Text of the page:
DAMASCUS, Syria — Proclaiming the Syrian people winners in a "dirty war" waged by outsiders, President Bashar Assad was sworn in on Wednesday, marking the start of his third seven-year term in office amid a bloody civil war that has ravaged the Arab country.
Looking confident and self-assured, occasionally making jokes, Assad declared victory over "terrorism" and said countries that supported the Syrian opposition "will pay a high price."
The grandiose ceremony at the presidential palace in Damascus caps what has been a recent reversal of fortune on the battlefield for Assad's forces battling the rebellion against him. In the past year, the 48-year-old leader has managed to seize the momentum in the civil war, with his troops making steady advances on several fronts against outgunned rebels bogged down in infighting.
Syrian state TV broadcast what it said was a live ceremony Wednesday during which Assad took the oath of office. The TV showed Assad arriving at the People's Palace in the Qassioun Mountain, the scenic plateau that overlooks the capital from the north.
A band played the Syrian national anthem after which Assad was seen walking a red carpet past an honor guard into a hall packed with members of parliament and Christian and Muslim clergyman.
Wearing a dark blue suit and a blue shirt and tie, Assad placed his hand on Islam's holy book, the Quran, pledging to honor the country's constitution.
"I swear by the Almighty God to respect the country's constitution, laws and its republican system and to look after the interests of the people and their freedoms," he said to thunderous applause from the audience.
He then launched into a speech in which he praised the Syrian people for holding the vote and for "defeating the dirty war" launched on the Syrian people.
"They wanted it to be a revolution but you were the real rebels," he said. "They failed in trying to brainwash you, or break your will."
Throughout the crisis, Assad has maintained that the conflict that has torn his nation apart was a Western-backed conspiracy executed by "terrorists" — and not a popular revolt by people inspired by the Arab Spring uprisings, seeking democracy and disenchanted with his authoritarian rule.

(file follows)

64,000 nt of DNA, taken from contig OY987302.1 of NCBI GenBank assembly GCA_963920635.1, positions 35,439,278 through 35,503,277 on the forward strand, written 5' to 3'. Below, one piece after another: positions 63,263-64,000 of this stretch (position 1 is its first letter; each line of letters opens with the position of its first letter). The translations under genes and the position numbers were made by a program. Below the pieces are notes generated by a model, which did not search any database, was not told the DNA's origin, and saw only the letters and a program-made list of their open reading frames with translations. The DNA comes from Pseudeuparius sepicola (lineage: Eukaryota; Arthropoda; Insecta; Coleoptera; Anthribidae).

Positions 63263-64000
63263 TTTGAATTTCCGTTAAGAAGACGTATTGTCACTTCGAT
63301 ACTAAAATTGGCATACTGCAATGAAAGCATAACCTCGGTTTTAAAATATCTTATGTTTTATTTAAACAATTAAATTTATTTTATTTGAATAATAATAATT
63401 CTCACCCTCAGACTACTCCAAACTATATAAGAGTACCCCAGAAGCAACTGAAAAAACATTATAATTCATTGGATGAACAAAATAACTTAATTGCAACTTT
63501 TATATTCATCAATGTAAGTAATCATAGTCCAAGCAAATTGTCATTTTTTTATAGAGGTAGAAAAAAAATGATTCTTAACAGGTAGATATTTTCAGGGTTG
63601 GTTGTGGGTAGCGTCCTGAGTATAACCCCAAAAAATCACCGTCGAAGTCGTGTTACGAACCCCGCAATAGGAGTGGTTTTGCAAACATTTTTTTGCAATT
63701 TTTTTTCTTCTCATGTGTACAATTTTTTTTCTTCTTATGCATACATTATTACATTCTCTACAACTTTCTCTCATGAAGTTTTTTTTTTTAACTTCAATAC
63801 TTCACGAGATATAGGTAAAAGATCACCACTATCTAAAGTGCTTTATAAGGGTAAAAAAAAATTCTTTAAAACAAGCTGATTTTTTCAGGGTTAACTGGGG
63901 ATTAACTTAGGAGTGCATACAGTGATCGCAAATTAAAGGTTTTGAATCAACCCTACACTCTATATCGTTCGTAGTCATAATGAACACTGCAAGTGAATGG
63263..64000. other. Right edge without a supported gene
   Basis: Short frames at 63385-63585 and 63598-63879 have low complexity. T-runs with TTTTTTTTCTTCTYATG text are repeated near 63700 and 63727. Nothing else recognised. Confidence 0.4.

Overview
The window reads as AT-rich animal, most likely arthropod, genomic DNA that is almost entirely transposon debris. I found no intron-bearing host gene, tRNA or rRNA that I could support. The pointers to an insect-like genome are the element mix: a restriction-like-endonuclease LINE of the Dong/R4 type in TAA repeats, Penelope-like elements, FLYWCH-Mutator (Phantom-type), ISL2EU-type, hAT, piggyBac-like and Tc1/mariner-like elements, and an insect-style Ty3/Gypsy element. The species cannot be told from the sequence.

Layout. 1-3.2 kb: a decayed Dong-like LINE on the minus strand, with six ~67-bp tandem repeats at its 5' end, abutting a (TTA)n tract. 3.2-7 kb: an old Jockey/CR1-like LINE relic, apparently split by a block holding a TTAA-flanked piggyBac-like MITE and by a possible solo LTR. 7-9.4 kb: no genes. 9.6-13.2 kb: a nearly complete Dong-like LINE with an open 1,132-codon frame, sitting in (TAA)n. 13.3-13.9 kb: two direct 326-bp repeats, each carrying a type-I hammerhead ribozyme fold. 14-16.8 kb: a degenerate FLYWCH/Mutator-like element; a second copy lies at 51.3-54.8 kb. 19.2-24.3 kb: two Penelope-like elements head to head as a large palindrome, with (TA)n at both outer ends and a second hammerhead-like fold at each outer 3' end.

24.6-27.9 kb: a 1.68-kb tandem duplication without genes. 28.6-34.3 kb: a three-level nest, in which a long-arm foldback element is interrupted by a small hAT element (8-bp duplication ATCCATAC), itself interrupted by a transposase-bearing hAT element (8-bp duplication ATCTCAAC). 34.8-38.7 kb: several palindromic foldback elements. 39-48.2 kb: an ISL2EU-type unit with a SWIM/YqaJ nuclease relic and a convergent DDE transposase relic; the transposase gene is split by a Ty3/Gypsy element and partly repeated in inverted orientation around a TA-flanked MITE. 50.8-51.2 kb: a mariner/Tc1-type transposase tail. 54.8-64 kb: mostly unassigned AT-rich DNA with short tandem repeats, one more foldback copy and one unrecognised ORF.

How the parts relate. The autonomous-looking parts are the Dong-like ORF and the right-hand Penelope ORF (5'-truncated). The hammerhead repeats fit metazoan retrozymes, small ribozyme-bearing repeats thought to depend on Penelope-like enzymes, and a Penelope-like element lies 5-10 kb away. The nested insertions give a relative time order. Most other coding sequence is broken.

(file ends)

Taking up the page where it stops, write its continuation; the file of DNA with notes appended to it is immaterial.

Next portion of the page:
As the conflict slid into civil war, Assad refused to step down and last month, he was re-elected in a landslide victory in a vote dismissed by the opposition and its Western allies as a sham.
He won 88.7 percent of the ballots cast in the first multicandidate elections in decades. The voting didn't take place in opposition-held areas of Syria, effectively excluding millions of people from the vote.
Syria's civil war, now in its fourth year, has killed more than 170,000 people and displaced one third of the country's population.
Reflecting the security threat surrounding Assad, the inauguration ceremony was for the first time held at the presidential palace and not in the Syrian parliament as has been the tradition.
Syrian TV announced Wednesday morning he would be sworn in at noon. His previous term in office was to expire on Thursday, and he had been widely expected to be sworn in then.
Assad's wife, Asma, was also in the audience Wednesday, sitting alongside several women in the front row.
"Congratulations for your victory and congratulations for Syria and its people who have defied all kinds of terrorism," Assad said.
He mocked Arab and regional backers of the Syrian rebels fighting to topple him. "Whoever has supported terrorist whether in the West or the Arabs will pay the price sooner or later," he said.
Assad did not mention recent developments in Iraq and Syria, where militants from the so-called Islamic State group have taken over large chunks of territory, declaring it a self-styled caliphate.
He vowed, however, to continue to fighting "terrorism" to liberate Syrian cities from rebels, including Aleppo and Raqqa in the northeast. Raqqa is under the full control of Islamic State fighters.
"We will not forget our beloved Raqqa, which we will liberate from the terrorists, God willing."
Karam reported from Beirut. Associated Press writer Bassem Mroue contributed to this report from Beirut.